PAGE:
Gustave Flaubert (1821-1880) was a French novelist best known for his first novel Madame Bovary (1857). He was (and is) enormously influential due to the heights of literary realism attained in the aforementioned Madame Bovery as well as in his Sentimental Education (1869). He also wrote with a streak of Romanticism, especially in The Temptation of Saint Anthony (1874), and with Baroque styling as in Salammbô (1862). Unlike many of his contemporaries, he was not extremely prolific, mainly due to a nearly impossible standard of artistic expectations that he imposed on himself. He was an absolute perfectionist, spending whatever time needed to find the right word or most harmonious sentence.
Bouvard et Pécuchet is Flaubert’s final work, left unfinished by his death in 1880. He had spent the last eight years of his life working on it, claiming to have read 1,500 books in preparation for the story. He stated that his goal in writing this work was “nothing less that to conduct a review of all modern thinking.” While some of the themes are similar to his previous works, and the episodic nature of the work makes use of a structure he had previously utilized, Bouvard et Pécuchet was a significant departure for both Flaubert and the artistic course of the novel as an art form. The Arion Press prospectus for this edition sums up the dichotomy Flaubert gifted future generations:
He is credited with both inventing the modern novel, in ‘Madame Bovary’, and in rendering it passé, in ‘Bouvard and Pécuchet’.
Bouvard & Pécuchet is an important work, as one seemingly can draw a straight line from this to Joyce, Beckett, Borges and others that were to be so influential in the twentieth century. The prospectus, quoting translator Mark Polizzotti, goes on to say:
‘Bouvard & Pécuchet’ is not only a precursor of Modernism — it has rightly been placed alongside the avant-garde masterpieces of the twentieth century — but also, arguable, the first postmodern novel…This epic of ordinary life…this comic panorama in which nothing happens…
This “masterpiece of satire and humor” makes a relentless target of the egoism of humanity and for the “mental laziness that leads us to have others do our thinking for us.” The 18th and 19th century saw tremendous advancements which fed an optimistic belief that humanity, through science, could catalogue all knowledge. Flaubert’s protagonists show the Quixotic nature of such endeavors, especially when ‘learning’ outpaces actual understanding. As Bouvard and Pécuchet stumble through trying to become experts in such diverse fields as chemistry, agriculture, religion, literature, politics and love, a careful reader is taken back to the beginnings of western culture and the wisdom of Socrates in understanding how little we do know. Flaubert skewers the lack of humility and the loss of that most basic lesson of Socrates by highlighting the contradictions, fallacies and lack of holistic comprehension that plague all attempts at truly understanding the world around us (none of which seems to stop each subsequent generation from congratulating ourselves on how enlightened we are compared to those who came before us). By no means is this a rejection of science, it is simply a reminder of the limits of our understandings. Yes, the protagonists in this work are not inherently capable of true understanding, but I would suggest they were deliberately created to represent humanity as a whole (including self-fashioned ‘elites’ of today).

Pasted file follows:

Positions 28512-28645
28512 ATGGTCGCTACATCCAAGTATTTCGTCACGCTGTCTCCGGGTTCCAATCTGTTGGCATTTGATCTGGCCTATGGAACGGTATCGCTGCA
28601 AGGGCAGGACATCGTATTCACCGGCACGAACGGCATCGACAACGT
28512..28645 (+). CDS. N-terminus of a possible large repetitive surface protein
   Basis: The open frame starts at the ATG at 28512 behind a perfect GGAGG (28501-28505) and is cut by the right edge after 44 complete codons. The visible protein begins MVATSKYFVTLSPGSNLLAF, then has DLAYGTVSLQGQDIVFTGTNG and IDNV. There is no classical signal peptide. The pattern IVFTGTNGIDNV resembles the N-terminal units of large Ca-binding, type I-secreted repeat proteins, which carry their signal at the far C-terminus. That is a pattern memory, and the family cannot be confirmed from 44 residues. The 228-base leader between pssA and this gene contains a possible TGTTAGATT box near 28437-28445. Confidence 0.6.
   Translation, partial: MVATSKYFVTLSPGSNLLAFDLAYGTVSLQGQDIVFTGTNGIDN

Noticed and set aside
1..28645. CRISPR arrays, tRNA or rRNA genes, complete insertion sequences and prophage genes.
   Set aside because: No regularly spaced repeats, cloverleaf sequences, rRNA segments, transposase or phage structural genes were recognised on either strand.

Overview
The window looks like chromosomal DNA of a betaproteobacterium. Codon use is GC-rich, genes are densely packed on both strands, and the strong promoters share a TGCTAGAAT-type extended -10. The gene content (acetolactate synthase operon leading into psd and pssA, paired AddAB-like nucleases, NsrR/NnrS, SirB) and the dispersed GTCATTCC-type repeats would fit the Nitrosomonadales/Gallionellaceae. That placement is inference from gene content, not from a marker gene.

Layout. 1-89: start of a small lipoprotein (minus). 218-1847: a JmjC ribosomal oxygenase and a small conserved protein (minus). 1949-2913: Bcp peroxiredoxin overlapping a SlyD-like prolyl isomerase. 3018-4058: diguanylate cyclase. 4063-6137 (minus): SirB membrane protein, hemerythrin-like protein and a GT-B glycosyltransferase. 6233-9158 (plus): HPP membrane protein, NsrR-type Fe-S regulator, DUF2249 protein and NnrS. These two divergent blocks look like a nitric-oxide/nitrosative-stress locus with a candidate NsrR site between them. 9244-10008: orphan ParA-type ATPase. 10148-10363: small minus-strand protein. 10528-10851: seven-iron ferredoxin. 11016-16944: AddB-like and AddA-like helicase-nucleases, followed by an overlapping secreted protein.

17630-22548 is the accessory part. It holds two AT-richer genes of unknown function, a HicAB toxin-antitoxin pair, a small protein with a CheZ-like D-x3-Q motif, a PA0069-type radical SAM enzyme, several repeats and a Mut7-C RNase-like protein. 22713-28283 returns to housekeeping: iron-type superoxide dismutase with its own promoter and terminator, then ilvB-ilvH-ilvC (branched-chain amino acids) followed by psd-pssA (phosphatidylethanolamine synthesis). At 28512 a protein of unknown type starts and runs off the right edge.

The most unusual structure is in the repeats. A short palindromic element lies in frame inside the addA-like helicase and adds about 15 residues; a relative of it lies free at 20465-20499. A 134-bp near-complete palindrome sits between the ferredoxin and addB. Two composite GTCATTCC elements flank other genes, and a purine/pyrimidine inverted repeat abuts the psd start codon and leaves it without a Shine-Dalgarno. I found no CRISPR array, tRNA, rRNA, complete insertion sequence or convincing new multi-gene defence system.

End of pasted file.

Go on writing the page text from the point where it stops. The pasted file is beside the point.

I believe it fair to say that the ultimate impact and influence of this work has always been limited by its lack of popularity and a failure to grasp or heed its messages. This work is somewhat casually pedantic (though approachable) and lacks a riveting plot-line that holds ones emotions or attention beyond an interest in each episode individually. Nor are there characters that grab our attention, sympathetic or not. The protagonists are essentially dolts; bumbling, limited, incapable, yet intellectually curious. For example:
To induce indigestion artificially, they crammed meat into a vial filled with gastric juices from a duck, and they carried it under their armpits for two weeks, with no result other than getting an infection.
They were seen running along the main road to town, wearing sopping wet clothes under the broiling sun. This was to verify whether thirst can be quenched by applying water to the epidermis. They returned home panting and both suffering from colds.
The kindest thing that can be said of them, as stated in the introduction to this edition, is that they represent “a classic tale of human aspiration: the age-old desire to be more than oneself, to reach fulfillment, to find happiness.“ In the course of their failures, they do occasionally reach some wise conclusions, such as when Bouvard says (akin to Socrates aforementioned):
Science is based on data supplied by a small corpus of knowledge. Perhaps it doesn’t apply to all the rest that we don’t know about, which is much more vast, and which we can never understand.
The minor characters are almost all caricatures of types that Flaubert needed to flush out the story, with none seeming truly human in complexity. Despite these negatives, the work is quite entertaining, comedic and thought-provoking and makes an excellent addition to a thinking persons library. As Mr. Polizzotti says: